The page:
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Hosted By: Therapeutic Laser Applications Technical Group
24 October 2019, 10:00 - 11:00
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Imaging plays a critical role in the evaluation of the eye, particularly retinal and choroidal pathophysiology in health and disease. The eye is currently undergoing a clinical imaging revolution with significant improvements that have occurred both in hardware, such as lasers and optics, in addition to software image analysis and automated deep neural network interpretation or image enhancement. In this webinar hosted by the OSA Therapeutic Laser Applications Technical Group, Dr. Yannis Paulus of the University of Michigan will explore a new hybrid optical-acoustic imaging modality called photoacoustic imaging. Photoacoustics have particularly useful applications in the eye and can provide both anatomic and functional eye evaluation. Many eye diseases, including macular degeneration and diabetic retinopathy, involve vascular abnormalities, which can readily be visualized with photoacoustic imaging. Multimodality eye imaging platforms have also been successfully developed to combine photoacoustic imaging with optical coherence tomography and fluorescence microscopy. Dr. Paulus will discuss the potential of photoacoustic imaging for molecular imaging. In addition, the potential application of photoacoustic imaging of the eye in both research and clinical diagnosis are comprehensively discussed as a powerful technique to visualize eye diseases.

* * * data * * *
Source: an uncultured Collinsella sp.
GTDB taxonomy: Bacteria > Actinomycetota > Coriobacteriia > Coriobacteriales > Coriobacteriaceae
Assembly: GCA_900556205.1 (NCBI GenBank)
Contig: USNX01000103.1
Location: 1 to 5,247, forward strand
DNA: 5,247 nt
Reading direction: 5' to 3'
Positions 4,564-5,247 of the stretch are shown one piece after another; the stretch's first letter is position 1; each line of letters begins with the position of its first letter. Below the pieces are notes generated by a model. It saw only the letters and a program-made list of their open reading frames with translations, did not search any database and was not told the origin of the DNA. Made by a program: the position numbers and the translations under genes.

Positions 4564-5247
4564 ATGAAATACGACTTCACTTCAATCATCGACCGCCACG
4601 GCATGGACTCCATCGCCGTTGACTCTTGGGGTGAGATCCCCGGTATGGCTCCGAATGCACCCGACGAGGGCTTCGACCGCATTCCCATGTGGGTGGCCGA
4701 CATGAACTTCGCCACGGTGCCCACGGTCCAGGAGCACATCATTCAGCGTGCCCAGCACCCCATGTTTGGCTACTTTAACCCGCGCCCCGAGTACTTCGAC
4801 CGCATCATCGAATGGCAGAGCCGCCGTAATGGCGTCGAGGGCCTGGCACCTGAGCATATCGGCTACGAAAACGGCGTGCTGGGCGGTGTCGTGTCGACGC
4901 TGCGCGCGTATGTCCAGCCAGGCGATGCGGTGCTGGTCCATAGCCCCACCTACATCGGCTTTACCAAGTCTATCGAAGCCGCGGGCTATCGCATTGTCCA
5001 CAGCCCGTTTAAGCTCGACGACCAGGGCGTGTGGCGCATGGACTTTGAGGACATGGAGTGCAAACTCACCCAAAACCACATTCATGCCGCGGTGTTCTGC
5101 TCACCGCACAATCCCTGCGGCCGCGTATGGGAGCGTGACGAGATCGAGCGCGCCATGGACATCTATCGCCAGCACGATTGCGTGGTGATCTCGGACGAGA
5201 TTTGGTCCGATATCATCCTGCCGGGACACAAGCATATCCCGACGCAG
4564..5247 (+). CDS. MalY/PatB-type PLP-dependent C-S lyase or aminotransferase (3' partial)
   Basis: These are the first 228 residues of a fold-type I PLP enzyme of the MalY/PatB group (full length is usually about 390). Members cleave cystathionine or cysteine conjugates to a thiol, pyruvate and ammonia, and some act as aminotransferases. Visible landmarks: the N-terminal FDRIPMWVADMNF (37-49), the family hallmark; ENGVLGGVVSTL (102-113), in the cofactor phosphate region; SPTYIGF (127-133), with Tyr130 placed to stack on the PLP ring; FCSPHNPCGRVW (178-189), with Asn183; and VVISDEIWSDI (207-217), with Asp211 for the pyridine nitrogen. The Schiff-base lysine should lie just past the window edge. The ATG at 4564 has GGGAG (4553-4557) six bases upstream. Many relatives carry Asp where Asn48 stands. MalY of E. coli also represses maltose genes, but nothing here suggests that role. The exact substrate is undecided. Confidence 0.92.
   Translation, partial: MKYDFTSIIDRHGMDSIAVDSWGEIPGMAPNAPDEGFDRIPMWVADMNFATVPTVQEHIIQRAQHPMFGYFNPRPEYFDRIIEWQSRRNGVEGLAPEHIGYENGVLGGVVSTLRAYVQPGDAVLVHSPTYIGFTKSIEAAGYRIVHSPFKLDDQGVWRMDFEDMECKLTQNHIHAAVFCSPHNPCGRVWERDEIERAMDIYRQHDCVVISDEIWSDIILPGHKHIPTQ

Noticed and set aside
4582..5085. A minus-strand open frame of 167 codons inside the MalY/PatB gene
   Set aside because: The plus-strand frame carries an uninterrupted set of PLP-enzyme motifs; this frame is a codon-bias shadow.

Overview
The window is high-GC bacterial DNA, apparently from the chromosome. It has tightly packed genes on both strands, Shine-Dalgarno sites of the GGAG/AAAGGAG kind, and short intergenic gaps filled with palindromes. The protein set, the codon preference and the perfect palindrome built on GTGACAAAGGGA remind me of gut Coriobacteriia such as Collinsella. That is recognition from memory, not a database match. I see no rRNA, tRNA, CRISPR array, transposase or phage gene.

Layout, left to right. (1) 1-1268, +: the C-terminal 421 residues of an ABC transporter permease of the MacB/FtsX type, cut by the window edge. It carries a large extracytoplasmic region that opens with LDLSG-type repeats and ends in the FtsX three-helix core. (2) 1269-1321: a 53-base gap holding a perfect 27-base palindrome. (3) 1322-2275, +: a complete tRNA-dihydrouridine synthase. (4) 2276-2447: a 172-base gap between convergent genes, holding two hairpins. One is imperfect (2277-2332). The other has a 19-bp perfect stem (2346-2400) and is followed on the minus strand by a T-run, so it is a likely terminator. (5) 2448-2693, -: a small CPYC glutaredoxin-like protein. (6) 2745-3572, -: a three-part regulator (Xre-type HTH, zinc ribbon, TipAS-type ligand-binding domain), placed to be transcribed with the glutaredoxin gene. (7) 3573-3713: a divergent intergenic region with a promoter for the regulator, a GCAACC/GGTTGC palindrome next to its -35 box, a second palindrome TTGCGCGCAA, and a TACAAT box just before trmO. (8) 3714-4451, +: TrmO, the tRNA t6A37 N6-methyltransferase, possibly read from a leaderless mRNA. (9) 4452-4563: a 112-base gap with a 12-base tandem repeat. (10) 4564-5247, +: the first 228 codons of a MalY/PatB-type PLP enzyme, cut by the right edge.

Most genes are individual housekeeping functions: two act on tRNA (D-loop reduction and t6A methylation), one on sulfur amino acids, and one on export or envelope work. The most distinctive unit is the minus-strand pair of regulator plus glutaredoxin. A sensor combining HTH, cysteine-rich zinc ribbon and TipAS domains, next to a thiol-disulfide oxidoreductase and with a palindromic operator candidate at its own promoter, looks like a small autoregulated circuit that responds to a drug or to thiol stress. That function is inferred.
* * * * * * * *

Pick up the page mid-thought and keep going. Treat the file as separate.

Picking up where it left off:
What You Will Learn:
Who Should Attend:
Yannis M. Paulus, M.D., F.A.C.S, is an academic vitreoretinal surgeon and clinician scientist that applies biomedical engineering, photonics, optics, lasers, physics, and nanoparticles to develop novel retinal imaging and laser treatment systems. He is an Assistant Professor at the University of Michigan, Department of Ophthalmology and Visual Sciences, and Department of Biomedical Engineering. He completed his undergraduate in chemistry and physics at Harvard University, medical school and ophthalmology residency at Stanford University Byers Eye Institute, and surgical and medical retina fellowship at Johns Hopkins University Wilmer Eye Institute. He directs a multidisciplinary, diverse laboratory dedicated to improving the vision of patients suffering from eye diseases. He has received entrepreneurship awards and patents, published more than 85 peer-reviewed publications and 6 book chapters, and consulted for medical devices and co-founded two retinal imaging start-up companies.